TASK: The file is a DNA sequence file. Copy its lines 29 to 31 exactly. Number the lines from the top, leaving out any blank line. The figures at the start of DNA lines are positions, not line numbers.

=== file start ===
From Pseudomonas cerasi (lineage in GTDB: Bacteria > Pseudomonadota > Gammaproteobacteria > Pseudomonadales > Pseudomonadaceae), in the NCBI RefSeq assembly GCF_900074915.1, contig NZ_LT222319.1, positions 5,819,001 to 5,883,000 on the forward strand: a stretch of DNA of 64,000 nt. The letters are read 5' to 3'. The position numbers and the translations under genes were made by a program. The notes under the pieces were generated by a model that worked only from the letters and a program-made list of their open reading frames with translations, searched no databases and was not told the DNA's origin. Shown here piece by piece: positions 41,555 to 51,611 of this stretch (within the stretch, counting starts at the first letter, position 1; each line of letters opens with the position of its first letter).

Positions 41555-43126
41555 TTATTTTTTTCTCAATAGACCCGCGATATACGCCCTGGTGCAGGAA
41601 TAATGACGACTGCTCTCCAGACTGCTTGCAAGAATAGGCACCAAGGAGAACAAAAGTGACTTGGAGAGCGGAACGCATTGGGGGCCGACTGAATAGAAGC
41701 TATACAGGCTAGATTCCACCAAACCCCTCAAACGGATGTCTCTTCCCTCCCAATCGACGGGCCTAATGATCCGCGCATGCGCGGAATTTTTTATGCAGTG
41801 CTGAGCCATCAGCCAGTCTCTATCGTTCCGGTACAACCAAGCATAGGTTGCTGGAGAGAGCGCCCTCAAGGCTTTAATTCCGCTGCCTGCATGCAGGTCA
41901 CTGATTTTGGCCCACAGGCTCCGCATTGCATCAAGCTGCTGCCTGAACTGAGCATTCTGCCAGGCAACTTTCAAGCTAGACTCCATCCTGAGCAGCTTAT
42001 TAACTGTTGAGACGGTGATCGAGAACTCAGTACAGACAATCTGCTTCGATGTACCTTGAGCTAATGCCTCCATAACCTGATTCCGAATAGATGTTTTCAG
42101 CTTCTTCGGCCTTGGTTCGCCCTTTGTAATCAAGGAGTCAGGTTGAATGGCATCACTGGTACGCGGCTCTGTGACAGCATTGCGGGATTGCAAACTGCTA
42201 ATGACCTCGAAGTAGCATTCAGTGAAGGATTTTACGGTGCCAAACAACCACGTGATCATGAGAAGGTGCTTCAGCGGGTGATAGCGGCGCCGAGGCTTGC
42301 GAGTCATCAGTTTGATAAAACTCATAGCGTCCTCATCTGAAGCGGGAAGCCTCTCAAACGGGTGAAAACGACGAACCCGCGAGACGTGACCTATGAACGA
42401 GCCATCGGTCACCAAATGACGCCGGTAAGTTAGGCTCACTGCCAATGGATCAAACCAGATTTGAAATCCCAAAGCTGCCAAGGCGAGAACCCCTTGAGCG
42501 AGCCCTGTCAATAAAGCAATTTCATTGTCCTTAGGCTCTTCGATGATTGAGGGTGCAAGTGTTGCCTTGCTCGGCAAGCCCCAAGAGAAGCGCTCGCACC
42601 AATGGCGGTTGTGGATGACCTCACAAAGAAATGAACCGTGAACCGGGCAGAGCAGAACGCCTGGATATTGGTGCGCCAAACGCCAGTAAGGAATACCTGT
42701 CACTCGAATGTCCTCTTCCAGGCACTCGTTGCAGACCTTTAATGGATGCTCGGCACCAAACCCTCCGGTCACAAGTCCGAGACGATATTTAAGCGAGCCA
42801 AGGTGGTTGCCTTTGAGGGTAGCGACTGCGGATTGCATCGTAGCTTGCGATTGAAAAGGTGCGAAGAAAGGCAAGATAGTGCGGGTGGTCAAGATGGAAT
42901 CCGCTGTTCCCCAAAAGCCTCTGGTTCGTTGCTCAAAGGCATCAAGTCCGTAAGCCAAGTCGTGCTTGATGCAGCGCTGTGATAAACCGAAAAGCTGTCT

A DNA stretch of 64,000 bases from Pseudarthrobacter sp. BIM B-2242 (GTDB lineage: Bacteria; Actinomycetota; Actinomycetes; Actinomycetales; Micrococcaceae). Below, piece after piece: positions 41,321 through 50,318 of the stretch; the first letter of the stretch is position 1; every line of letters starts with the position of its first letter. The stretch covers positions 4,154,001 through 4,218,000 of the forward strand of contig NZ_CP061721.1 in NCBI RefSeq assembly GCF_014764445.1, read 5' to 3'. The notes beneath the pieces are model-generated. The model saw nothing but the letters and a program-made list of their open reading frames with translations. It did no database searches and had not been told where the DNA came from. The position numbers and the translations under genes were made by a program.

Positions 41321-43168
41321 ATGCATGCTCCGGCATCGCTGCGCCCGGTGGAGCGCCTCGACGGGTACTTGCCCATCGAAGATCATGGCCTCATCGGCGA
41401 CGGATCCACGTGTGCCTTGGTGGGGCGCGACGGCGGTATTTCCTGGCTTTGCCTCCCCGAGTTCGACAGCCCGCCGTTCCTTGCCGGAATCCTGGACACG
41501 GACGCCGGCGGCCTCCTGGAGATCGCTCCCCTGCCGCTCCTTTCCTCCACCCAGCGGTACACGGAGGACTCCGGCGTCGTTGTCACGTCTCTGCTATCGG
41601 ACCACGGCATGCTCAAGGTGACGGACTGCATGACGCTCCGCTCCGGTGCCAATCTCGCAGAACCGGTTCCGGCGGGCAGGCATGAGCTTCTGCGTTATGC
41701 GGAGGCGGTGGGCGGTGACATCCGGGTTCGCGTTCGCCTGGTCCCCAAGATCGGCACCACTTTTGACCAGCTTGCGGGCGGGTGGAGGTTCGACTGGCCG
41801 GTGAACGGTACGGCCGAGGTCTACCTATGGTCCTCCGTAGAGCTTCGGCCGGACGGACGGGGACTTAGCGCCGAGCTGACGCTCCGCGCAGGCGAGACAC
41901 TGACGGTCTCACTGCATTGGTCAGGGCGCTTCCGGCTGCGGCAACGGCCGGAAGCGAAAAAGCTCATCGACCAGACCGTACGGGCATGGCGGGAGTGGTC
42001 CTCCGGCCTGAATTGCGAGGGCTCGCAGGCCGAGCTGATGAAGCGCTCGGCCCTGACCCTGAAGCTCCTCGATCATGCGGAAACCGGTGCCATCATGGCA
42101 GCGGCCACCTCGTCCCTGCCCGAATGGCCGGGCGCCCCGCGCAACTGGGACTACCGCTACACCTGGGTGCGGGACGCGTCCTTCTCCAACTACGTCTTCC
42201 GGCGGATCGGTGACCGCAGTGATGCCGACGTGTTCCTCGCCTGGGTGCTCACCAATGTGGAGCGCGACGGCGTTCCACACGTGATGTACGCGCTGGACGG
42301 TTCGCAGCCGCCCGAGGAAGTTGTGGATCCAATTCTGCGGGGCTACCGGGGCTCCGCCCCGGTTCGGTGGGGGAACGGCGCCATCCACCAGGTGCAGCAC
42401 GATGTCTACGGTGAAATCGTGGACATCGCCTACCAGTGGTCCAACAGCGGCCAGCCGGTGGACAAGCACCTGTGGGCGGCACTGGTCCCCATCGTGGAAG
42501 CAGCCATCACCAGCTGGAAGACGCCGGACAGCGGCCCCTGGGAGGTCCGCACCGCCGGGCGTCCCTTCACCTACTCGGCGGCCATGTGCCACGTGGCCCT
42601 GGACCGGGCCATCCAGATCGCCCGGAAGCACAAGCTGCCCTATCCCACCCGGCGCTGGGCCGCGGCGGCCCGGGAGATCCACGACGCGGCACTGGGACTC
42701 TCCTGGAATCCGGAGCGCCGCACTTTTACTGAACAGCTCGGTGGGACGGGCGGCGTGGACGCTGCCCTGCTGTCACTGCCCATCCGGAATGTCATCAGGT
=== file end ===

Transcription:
42201 GGCGGATCGGTGACCGCAGTGATGCCGACGTGTTCCTCGCCTGGGTGCTCACCAATGTGGAGCGCGACGGCGTTCCACACGTGATGTACGCGCTGGACGG
42301 TTCGCAGCCGCCCGAGGAAGTTGTGGATCCAATTCTGCGGGGCTACCGGGGCTCCGCCCCGGTTCGGTGGGGGAACGGCGCCATCCACCAGGTGCAGCAC
42401 GATGTCTACGGTGAAATCGTGGACATCGCCTACCAGTGGTCCAACAGCGGCCAGCCGGTGGACAAGCACCTGTGGGCGGCACTGGTCCCCATCGTGGAAG